GENDER DEPENDENCE AND
ASYMMETRY OF BRAIN AND MIND GROWTH
Dr. Herman T. Epstein
Developmental gender differences in human brain
and mind growth have been found in brain weight, head circumference, EEG,
laterality, and sensitivity to non-verbal cues. Most differences appear during
the age spans of rapid brain growth: 2-4, 6-8, 10-12, and 14-16 years.
Brain weight gender differences are found
most strikingly during the last two brain growth spurts: in age spans 10-12
years and 14-16 years. Although both genders have spurts in brain growth during
those spans, during the first one females have about twice as much brain weight
increase, while the situation reverses during the 14-16 year span. A similar
difference is found in the data on head circumference and on the percentage of
energy in the alpha frequencies. Non-verbal cues assayed by the PONS test show
a sharp increase of female lead during the 10-12 year period.
Females have a symmetrizing brain growth during
the first of those two age spans while males are having relatively less
increase. During the last spurt, males have a more asymmetrizing brain growth
while females are having relatively less increase. As a result, female brains
end up much more symmetrical while male brains end up relatively more
of gender differences in human brain structures and functions is constrained by
the same factors affecting general brain research today: brain complexity is so
great that attempts at reductionist portrayal is simply not yet achievable.
That progress is being made can be illustrated by a fairly recent study of
neuronal density  that found a gender difference with potentially
interesting ramifications. Fortunately, less reductionist gender differences in
human brain organization and functioning have been described in enough
not-so-recent reports that highly worthwhile novel inferences can begin to be
drawn from them.
PET scans were used  to display functional
differences between adult females and adult males because the brain regions
activated by various inputs were processed mainly in different brain
 to uncover gender
differences in the brain regions involved in reacting to the same language
inputs. Memory differences have been found using MRI . Taken together,
these studies demonstrate significant gender differences in both brain
organization and brain functions. More recent MRI studies have found gender
differences in some structures [21, 22] that do little more than confirm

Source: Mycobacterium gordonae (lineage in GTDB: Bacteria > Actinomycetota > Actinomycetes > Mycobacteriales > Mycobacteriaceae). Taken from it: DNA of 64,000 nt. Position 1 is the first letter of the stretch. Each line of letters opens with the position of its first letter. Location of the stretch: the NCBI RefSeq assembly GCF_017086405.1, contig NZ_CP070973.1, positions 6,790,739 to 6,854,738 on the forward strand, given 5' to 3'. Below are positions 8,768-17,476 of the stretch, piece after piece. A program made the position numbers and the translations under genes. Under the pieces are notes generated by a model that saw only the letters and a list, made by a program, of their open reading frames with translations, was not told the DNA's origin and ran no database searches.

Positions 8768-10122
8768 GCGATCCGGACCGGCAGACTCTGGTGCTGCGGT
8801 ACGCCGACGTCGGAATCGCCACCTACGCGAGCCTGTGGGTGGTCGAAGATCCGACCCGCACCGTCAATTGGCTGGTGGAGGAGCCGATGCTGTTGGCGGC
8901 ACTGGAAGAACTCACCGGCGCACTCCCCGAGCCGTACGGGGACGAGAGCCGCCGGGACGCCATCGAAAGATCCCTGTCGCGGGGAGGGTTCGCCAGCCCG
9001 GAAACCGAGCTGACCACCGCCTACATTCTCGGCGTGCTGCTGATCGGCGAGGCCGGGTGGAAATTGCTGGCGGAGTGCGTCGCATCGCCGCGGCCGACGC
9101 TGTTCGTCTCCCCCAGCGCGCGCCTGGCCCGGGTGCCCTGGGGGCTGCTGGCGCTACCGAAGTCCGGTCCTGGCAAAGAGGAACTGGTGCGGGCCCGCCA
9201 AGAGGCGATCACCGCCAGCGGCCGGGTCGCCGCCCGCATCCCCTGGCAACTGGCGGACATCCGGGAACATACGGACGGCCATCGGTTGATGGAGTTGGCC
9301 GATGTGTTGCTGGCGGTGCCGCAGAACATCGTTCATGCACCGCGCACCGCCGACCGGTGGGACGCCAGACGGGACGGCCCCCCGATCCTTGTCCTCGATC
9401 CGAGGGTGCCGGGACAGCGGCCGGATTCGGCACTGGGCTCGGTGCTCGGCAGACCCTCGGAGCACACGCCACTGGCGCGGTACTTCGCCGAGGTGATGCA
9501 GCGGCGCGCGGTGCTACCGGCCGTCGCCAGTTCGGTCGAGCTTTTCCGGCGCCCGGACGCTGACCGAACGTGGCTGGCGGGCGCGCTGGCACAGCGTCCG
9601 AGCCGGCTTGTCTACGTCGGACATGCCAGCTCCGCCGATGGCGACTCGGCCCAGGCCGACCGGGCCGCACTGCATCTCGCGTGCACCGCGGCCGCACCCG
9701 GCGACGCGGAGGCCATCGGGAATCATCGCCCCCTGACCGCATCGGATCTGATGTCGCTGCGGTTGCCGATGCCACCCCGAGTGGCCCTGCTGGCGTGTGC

results of older studies to be described.
Such reports [23 ]invoked the possible effects
of upbringing and other environmental factors as sources of gender differences
in brain function without referring to the kinds of data sketched below showing
significant developmental gender differences in brain anatomy.
Significant cerebral lateralization and related anatomical and functional
gender differences during development were long ago convincingly demonstrated
and discussed in a review .
A fairly common belief is that differences
between brains of males and females appear mainly at puberty when
concentrations of the gender-related hormones begin to increase significantly.
This belief is not entirely valid for both anatomical and functional reasons.
Functional reasons are readily noted in
children as young as 1 to 3 years, by which ages most females tend to prefer
toys such as dolls and doll-houses while most males show an extremely marked
interest in trucks and other such moving toys. This is far earlier than
significant puberty-related hormonal changes and seems not to depend only on
A relevant finding is that a major anatomical
difference appears between 10 and 12 years during which period a rapid brain
growth spurt is found in both genders [4,5,6]. However, the amount of new brain
growth in females is about twice as much as in males. After puberty, during the
14-16 year brain growth spurt, males have at least twice as much brain growth
as females. The net result is that female brain/body ratio exceeds that of
males: it takes relatively more brain to be a functioning female.
There is also a large functional gender